I met Jashon Hunter at 6:30 last night.
I needed a beard, someone I could parade in front of a full gallery of Raptors, Toronto FC players, Marlies and Leafs as they met their fans at One4One, the first ever gathering of all four teams under one roof. In this case it was the one at Real Sports Bar & Grill.
The event benefits the Team Up Foundation, the MLSE charity arm that, among many things, invested $800,000 in refurbishing sports and recreation facilities all around the GTA this year.
I wanted to see how a little kid would fare in the land of the giants. I wanted to watch the athletes I work with every day interact with their followers, the innocents.
This brought me to Brampton’s Jashon Hunter. At seven he stood about 10 phonebooks high.
It was easy to find Jashon. He was the only seven-year-old wearing a fedora, a vest and some ear bling.
Turns out he was at One4One with a family friend, Kris Cropper. I started speaking with Kris. Jashon had a camera. "Can I take a take a picture of you two?" We obliged. "How about a picture just me and you," he said. Kris took the photo. Jashon looked at the screen at the back of the camera.
"Do you ever look washed out," he said to me.
I looked at the screen. Damned if he wasn’t right. Maybe, I thought, my pallor represented the washed out end of a shopworn Caucasian in this the world’s most culturally diverse city. It was either that or a wacky flash, but from then on I vowed to not underestimate Jashon.
This turned out well because he took no time in deciding to play me. It was time to go meet the athletes. Jashon suddenly did not want to come. "Not unless my friend comes," he said. "I’m shy."
It was a shakedown. His friend is a 12-year-old named Kia Skeete. I had been expertly leveraged by a seven-year-old. And so Jashon, Kris, Kia and Kia’s Mom and me made for a merry band of five sweeping into the area where all four teams met.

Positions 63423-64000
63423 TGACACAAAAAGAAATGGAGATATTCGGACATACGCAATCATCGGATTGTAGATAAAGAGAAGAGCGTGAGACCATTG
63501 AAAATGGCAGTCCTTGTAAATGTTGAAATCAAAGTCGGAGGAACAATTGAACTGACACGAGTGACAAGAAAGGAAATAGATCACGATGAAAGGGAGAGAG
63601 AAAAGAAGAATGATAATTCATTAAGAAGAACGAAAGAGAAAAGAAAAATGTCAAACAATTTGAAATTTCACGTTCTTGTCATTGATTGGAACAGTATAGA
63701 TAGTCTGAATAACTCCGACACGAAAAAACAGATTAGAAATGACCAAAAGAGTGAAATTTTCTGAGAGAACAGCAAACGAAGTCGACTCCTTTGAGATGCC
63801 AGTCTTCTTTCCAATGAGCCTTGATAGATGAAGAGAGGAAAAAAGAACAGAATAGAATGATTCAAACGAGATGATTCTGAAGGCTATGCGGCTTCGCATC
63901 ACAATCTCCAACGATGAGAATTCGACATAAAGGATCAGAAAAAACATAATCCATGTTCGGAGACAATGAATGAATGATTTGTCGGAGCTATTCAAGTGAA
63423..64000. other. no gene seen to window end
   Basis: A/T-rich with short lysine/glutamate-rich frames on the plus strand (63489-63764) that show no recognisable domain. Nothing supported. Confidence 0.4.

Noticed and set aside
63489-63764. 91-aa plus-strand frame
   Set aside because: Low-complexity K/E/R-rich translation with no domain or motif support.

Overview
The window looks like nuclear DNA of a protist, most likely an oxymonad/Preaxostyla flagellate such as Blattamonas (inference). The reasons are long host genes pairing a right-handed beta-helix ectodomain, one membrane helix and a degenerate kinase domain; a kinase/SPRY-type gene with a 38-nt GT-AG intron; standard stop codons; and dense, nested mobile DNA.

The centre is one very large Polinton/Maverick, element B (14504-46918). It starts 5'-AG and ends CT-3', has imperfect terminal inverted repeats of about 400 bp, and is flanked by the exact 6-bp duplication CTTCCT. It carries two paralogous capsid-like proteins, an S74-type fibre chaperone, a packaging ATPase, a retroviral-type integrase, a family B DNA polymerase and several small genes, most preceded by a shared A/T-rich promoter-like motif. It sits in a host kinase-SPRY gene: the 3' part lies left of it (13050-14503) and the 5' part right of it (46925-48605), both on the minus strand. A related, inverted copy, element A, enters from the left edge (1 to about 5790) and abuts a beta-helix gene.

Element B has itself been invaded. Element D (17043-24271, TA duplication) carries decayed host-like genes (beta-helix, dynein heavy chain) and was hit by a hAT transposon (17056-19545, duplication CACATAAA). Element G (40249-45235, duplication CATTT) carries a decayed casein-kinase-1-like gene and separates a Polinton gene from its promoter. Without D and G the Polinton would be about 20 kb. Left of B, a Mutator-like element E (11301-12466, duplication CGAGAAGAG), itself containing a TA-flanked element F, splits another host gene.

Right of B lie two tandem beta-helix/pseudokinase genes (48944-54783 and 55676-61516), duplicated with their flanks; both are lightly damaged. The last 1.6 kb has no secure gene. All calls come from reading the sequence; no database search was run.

That’s when Jashon went to work.
"What’s your favorite colour" he asked Leafs defenceman Carl Gunnarsson
. "Blue" he said, pointing a Leafs scarf he was wearing.
"How long do you practice," Jashon asked Fredrik Sjostrom. "About an hour," came the reply. So far so good.
"Do you play hockey?" he asked the Marlies’ Simon Gysbers
"Can I have your autograph?"
There seemed to be no pattern to his inquiries.
"What’s your favorite movie?" came the question for the Marlies’ Jake Gardiner
. "Happy Gilmore."
That did not seem to satisfy him. At seven, Jashon hadn’t yet cultivated a taste for gross-out golf movies. Maybe he was too mature.
"When did you decide to become a pro hockey player," he asked Gardiner and it was here that I began to suspect how canny my pint-sized protégé really was. Gardiner had left college near the end of his third year to try his hand as a pro. It was no doubt an agonizing decision.
"Gee, I guess about three weeks ago," he said.
Jashon asked Luke Schenn
his favourite movie. It too is Happy Gilmore. I think he made an internal note about stupid golf movies.
"How many pushups can you do?" Jashon asked the Leafs’ Nazem Kadri
"How many can you do?"
"Fifteen," said Jashon which I think is a bit of a fib.
"Fourteen," said Naz and I think I can see Jashon thinking "Jeez, professional athlete and I can do more pushups than he can."
"I can do 100 straight pushups," said the Raptors’ Amir Johnson. Amir is so tall, he is 416 and Jashon is 905. Jashon seems impressed. Amir may be lying but there is no prudent way to find out. Jashon does not call him out. Smart.
If there is one thing to be learned it’s that athletes watch stupid movies. Toronto FC defender Adrian Caan plugged The Fighter. Someone else mentioned The Godfather. These movies would be available to Jashon, at best, in nine years. Only Demitrius Omphroy had a sensible answer: Shrek.
"Where do you live?" he asked Andrea Bargnani.
"Why, in Toronto," Bargnani said.
"House or condo?"
Bargnani looked at him appraisingly.
"Condo", he said.
Finally, the night ends. Jashon has not deemed to give Bargnani any real estate advice. We have learned that Jake Gardiner
did not have a long-term plan to play pro, that Nazem Kadri
is apparently in poor shape and that Simon Gysbers
is, to repeat, a hockey player.
Everyone who ever sweated for a dollar has signed Jashon’s shirt. I lean down to say goodbye.
"Can I have your autograph?" he asked.
First silly question the kid asked all night.